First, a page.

Experts concede that 'overly optimistic' AI imaging studies do not translate to clinical practice

An interpretable AI tool that detects COVID-19 on chest radiographs underwhelmed researchers in a recent analysis published in Radiology: Artificial Intelligence. 

While the tool performed well in patients with severe COVID, it fell short of expectations in differentiating those with milder cases and failed to rise to the level of diagnostic accuracy reached by board-certified radiologists.  

Co-senior author of the study Christopher Tignanelli, MD, an associate professor of surgery at the University of Minnesota Medical School and general surgeon at M Health Fairview, conceded that the results of the study indicate that there is more work to be done before AI can be reliably implemented in real-time clinical practice. 

“This study, which represents the first live investigation of an AI COVID-19 diagnostic model, highlights the potential benefits but also the limitations of AI,” Tignanelli said in a statement released by the University of Minnesota Medical School. “While promising, AI-based tools have not yet reached full diagnostic potential.”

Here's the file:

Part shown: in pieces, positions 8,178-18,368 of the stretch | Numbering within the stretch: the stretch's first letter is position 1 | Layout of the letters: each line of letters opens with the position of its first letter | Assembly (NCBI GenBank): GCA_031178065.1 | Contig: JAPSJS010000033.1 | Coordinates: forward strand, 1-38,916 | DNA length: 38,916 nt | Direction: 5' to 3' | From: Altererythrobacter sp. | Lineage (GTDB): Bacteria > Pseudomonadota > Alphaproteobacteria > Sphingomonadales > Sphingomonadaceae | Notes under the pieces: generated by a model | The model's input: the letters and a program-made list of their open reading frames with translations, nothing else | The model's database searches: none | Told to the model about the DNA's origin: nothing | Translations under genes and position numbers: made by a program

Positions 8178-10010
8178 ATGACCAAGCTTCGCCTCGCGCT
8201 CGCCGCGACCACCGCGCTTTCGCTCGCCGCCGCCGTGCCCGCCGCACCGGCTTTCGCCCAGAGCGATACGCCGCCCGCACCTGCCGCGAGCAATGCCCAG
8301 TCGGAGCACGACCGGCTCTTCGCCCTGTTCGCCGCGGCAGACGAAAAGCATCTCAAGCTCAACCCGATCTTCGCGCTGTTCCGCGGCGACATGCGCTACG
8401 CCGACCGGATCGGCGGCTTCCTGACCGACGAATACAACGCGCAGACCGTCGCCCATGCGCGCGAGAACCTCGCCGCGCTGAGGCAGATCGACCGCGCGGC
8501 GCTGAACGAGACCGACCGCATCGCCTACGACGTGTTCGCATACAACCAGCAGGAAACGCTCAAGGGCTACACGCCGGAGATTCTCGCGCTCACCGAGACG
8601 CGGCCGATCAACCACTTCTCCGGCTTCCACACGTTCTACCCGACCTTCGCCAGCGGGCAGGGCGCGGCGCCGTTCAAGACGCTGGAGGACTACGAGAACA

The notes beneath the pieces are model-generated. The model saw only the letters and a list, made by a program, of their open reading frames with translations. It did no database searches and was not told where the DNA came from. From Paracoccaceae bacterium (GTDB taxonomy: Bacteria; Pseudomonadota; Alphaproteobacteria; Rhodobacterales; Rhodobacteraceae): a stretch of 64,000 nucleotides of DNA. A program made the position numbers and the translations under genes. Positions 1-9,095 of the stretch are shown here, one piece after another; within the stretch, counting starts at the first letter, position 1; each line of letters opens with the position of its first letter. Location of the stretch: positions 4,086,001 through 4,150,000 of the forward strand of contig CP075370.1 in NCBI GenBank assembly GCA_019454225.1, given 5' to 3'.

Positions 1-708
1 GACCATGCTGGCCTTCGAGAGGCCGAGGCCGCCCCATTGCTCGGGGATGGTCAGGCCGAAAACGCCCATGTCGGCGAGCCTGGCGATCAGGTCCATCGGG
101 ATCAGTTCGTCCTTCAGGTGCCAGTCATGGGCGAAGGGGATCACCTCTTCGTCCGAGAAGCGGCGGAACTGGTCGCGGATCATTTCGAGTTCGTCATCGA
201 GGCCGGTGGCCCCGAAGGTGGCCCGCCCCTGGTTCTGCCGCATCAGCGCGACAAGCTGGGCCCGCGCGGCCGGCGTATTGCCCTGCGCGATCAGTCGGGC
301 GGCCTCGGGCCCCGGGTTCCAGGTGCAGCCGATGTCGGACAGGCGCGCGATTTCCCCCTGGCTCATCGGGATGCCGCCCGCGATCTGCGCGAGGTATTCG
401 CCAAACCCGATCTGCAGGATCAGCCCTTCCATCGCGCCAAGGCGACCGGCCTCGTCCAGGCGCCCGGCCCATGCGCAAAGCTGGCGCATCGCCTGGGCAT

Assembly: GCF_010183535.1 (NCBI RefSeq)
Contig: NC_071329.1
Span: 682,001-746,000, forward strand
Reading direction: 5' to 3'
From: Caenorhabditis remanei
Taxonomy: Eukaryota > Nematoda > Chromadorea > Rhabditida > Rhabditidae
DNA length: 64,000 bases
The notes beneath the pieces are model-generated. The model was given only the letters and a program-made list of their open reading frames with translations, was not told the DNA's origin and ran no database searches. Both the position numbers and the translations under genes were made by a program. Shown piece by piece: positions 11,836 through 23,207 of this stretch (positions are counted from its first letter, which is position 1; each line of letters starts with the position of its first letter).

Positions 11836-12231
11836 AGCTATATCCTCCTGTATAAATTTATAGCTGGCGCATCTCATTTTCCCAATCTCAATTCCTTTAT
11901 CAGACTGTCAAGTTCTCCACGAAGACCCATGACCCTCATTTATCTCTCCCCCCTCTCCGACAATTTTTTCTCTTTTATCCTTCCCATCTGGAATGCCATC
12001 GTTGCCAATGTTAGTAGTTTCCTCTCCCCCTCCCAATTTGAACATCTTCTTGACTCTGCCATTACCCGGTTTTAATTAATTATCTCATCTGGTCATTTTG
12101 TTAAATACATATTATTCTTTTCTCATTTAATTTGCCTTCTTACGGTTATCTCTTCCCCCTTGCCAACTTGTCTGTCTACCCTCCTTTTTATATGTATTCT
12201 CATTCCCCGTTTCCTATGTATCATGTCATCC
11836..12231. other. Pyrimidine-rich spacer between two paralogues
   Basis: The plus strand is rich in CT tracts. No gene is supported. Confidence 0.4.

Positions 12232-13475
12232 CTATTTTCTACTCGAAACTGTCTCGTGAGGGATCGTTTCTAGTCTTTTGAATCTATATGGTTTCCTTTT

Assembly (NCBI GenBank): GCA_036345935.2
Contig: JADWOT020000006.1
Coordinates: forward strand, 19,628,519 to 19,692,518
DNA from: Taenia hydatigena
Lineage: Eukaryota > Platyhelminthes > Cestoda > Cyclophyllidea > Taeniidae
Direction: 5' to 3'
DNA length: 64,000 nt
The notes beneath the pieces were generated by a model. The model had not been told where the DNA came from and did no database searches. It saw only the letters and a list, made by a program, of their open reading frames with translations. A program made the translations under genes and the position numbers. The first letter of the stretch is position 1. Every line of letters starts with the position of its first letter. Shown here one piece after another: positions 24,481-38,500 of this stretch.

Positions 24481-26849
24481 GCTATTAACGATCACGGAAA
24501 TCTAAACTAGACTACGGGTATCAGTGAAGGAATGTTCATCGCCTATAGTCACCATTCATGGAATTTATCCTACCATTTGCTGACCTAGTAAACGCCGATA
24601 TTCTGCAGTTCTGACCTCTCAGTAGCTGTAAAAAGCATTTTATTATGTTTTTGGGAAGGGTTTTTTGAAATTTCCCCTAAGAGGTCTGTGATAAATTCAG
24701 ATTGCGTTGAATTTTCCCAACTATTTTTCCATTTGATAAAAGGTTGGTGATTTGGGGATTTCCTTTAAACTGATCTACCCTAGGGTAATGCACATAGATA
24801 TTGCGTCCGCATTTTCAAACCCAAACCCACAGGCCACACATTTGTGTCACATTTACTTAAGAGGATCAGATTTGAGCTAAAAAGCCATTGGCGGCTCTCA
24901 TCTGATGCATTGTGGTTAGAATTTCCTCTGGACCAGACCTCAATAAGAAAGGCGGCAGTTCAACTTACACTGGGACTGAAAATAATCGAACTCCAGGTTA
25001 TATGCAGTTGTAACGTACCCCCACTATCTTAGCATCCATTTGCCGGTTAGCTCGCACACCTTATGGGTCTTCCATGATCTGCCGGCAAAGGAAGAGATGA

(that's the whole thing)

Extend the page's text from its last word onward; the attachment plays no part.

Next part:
The model the experts assessed was trained and validated both externally and in real time on more than 95,000 chest radiographs, including a total of 5,335 real-time predictions.  

After 19 weeks of use, experts found that the model performance remained unchanged. The model’s sensitivity was higher in men than women, while specificity was higher in women than men. Its accuracy was reported as 63.5%, compared to 67.8% for the radiologists. 

Tignanelli and colleagues noted that earlier studies published that touted the utility of AI in the COVID era a bit prematurely, citing the use of publicly available datasets as a potential precursor to many of the “overly optimistic” results. 

“We saw the same overly optimistic performance in this study when we validated against two publicly available datasets; however, as we showed in our manuscript, this does not translate to the real world,” Tignanelli said. “It is imperative moving forward that researchers and journals alike develop standards requiring external or real-time prospective validation for peer-reviewed AI manuscripts.” 

In the future, the authors hope to develop an AI model that integrates data, including detailed report notes and structured data, from more than 40 U.S. and European sites. 

The study abstract can be viewed here

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